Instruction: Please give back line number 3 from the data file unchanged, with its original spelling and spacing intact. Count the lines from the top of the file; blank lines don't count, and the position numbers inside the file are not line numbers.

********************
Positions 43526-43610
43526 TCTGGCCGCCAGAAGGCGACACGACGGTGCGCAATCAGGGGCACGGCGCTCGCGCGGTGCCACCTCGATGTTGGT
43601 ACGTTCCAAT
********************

43601 ACGTTCCAAT